Combining art punk’s call and response with remnants of the period when every band, even the “square” ones with matching suits, had to have a least one vaguely psychedelic song, Darker My Love’s Tim Presley crafted a truly bizarre yet catchy body of painfully ignored destroyed-tape pop songs. Where baroque pop and the blank generation meet, you shall find White Fence.

The Gallery

THE BESNARD LAKES – …Are the Roaring Night
The Besnard Lakes are a lot of things. They are a Brian Wilson meets Slowdive type of hybrid organism. They are anthemic yet restrained. They mesh a mean falsetto and siren vocals against The Conet Project and pop dread. They are a band that does not sound like the fuckin’ Arcade Fire. They are the dark horse as well as the roaring night. They either have a tongue-in-cheek sense of humor or they really think a lot of themselves. They also do not fuck around. …Are the Roaring Night continues where …Are the Dark Horse left off, with added songwriting focus. Kids like me who came of age more on classic rock than punk rock have a special place in our hearts for The Besnard Lakes. I mean, look at the fuckin’ flaming sea!

Like the Ocean, Like the Innocent Pt. 1: The Innocent

The clairvoyant collective of sages and shamans, Growing, was first unleashed upon an unsuspecting Earth as an exercise in catastrophically loud guitar-based minimalism. With 2008’s All the Way, we saw the group move laterally into more focused, song-oriented, dynamic ambience. Their latest, the monolithic PUMPS, sees Growing at the end of their transformation into a fully polyrhythmic unit that retains their certifiably alien sound. Wringing their trademark drones and guitar tones trough intense tremolo, quick pans, and sampler splicers to cultivate a cacophony of driving rhythms, Growing has created an 8-song sci-fi score that I could conceivably see Burning Man patrons dancing to in the future. Distant future. But the time to become a disciple is now.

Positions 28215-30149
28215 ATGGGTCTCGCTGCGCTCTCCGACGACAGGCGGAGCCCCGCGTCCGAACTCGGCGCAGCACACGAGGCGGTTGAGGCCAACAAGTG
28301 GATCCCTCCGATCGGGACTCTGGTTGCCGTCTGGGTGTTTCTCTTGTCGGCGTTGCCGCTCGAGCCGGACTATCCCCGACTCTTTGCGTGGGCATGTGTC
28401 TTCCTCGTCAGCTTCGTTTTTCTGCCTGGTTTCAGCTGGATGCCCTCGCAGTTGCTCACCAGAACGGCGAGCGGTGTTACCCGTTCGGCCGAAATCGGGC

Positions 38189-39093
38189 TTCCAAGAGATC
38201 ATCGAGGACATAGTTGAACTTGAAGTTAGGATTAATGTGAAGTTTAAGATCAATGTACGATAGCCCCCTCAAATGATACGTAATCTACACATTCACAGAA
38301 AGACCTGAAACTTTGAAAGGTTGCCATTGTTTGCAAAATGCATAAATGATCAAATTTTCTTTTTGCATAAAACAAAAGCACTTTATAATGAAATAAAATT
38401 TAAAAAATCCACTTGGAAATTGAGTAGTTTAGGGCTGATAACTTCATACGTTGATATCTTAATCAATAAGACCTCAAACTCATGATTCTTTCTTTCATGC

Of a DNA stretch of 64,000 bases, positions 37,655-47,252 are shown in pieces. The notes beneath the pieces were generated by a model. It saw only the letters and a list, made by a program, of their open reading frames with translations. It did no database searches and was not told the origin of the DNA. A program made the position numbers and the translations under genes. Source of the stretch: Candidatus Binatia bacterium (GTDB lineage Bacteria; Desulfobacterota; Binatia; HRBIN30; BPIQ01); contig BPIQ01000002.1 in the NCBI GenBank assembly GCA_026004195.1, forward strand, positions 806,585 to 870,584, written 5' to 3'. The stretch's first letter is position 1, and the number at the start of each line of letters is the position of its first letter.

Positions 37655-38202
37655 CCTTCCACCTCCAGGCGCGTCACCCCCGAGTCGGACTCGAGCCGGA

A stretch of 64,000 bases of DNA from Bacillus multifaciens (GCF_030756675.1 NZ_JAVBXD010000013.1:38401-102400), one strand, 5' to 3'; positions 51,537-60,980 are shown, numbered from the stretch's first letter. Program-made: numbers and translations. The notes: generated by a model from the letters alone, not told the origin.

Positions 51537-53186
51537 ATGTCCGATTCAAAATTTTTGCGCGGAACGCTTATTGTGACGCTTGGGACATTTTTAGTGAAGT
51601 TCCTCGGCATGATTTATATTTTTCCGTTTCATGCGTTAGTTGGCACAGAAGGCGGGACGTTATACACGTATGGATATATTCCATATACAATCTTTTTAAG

DEVOLVER – Christs Lane
Is it possible to remain unquestionably obscure in the Internet age? Yes it is. Go find some tangible information on the shimmering and destroyed AM pop of Devolver, the clandestine Montreal duo who’ve quietly released songs since 1997. Christs Lane, their first release since 2003, offers up smooth, concise, and sparkling psychedelic pop songs caked in layers of worn copy Pram-evocative, spooky hauntological washes, like a ninth generation tape dub or a distant shortwave radio broadcast. Gorgeously comforting and remarkably unsettling at the same time, these dark, hook-laden spooky psych gems sound more like a mystic relic than an impeccably conceived bedroom pop record. It’s a fucking shame that these guys aren’t selling a billion albums… but then again, it’s their mystery that makes the discovery of Devolver that much more rewarding.


FOREST SWORDS – Dagger Paths
Lurching samurai vibes, phased vocal apparitions, and menacing bass lines are just a few of the disparate tricks that Forest Swords has up his sleeves. This savvy UK producer lays the groundwork with dark planetary dub-step akin to Not Not Fun affiliates and then decorates with ascending guitar lines that teeter between cloud-bursting ambiance and claustrophobic tension. It’s definitely not a go-to for any occasion, but if you feel like a spaced out trek up Desolation Peak and back, your ride is here.